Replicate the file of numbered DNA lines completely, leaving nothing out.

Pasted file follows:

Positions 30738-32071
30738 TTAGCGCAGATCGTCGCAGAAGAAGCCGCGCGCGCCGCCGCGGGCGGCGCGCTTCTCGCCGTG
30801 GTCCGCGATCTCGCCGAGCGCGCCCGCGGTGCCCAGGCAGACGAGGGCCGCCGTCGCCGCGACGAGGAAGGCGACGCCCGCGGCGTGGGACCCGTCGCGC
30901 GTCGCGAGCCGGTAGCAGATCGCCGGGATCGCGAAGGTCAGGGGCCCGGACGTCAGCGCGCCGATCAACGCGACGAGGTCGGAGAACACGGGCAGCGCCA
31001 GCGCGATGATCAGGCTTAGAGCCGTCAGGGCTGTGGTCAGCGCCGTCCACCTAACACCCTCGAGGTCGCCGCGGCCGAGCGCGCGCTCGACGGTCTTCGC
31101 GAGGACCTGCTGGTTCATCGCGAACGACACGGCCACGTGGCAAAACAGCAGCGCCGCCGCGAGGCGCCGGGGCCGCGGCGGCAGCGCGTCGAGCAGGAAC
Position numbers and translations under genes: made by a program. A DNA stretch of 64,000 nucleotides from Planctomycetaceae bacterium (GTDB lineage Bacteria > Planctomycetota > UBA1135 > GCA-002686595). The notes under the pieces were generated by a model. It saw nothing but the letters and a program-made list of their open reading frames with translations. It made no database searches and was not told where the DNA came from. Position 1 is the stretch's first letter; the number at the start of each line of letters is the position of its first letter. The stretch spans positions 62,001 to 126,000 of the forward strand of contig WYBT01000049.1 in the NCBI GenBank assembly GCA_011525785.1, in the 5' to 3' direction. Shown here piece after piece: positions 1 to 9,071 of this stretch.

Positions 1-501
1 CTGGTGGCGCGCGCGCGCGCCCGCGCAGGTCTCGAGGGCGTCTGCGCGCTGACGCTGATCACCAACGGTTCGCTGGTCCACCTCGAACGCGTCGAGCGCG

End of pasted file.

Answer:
Positions 30738-32071
30738 TTAGCGCAGATCGTCGCAGAAGAAGCCGCGCGCGCCGCCGCGGGCGGCGCGCTTCTCGCCGTG
30801 GTCCGCGATCTCGCCGAGCGCGCCCGCGGTGCCCAGGCAGACGAGGGCCGCCGTCGCCGCGACGAGGAAGGCGACGCCCGCGGCGTGGGACCCGTCGCGC
30901 GTCGCGAGCCGGTAGCAGATCGCCGGGATCGCGAAGGTCAGGGGCCCGGACGTCAGCGCGCCGATCAACGCGACGAGGTCGGAGAACACGGGCAGCGCCA
31001 GCGCGATGATCAGGCTTAGAGCCGTCAGGGCTGTGGTCAGCGCCGTCCACCTAACACCCTCGAGGTCGCCGCGGCCGAGCGCGCGCTCGACGGTCTTCGC
31101 GAGGACCTGCTGGTTCATCGCGAACGACACGGCCACGTGGCAAAACAGCAGCGCCGCCGCGAGGCGCCGGGGCCGCGGCGGCAGCGCGTCGAGCAGGAAC
Position numbers and translations under genes: made by a program. A DNA stretch of 64,000 nucleotides from Planctomycetaceae bacterium (GTDB lineage Bacteria > Planctomycetota > UBA1135 > GCA-002686595). The notes under the pieces were generated by a model. It saw nothing but the letters and a program-made list of their open reading frames with translations. It made no database searches and was not told where the DNA came from. Position 1 is the stretch's first letter; the number at the start of each line of letters is the position of its first letter. The stretch spans positions 62,001 to 126,000 of the forward strand of contig WYBT01000049.1 in the NCBI GenBank assembly GCA_011525785.1, in the 5' to 3' direction. Shown here piece after piece: positions 1 to 9,071 of this stretch.

Positions 1-501
1 CTGGTGGCGCGCGCGCGCGCCCGCGCAGGTCTCGAGGGCGTCTGCGCGCTGACGCTGATCACCAACGGTTCGCTGGTCCACCTCGAACGCGTCGAGCGCG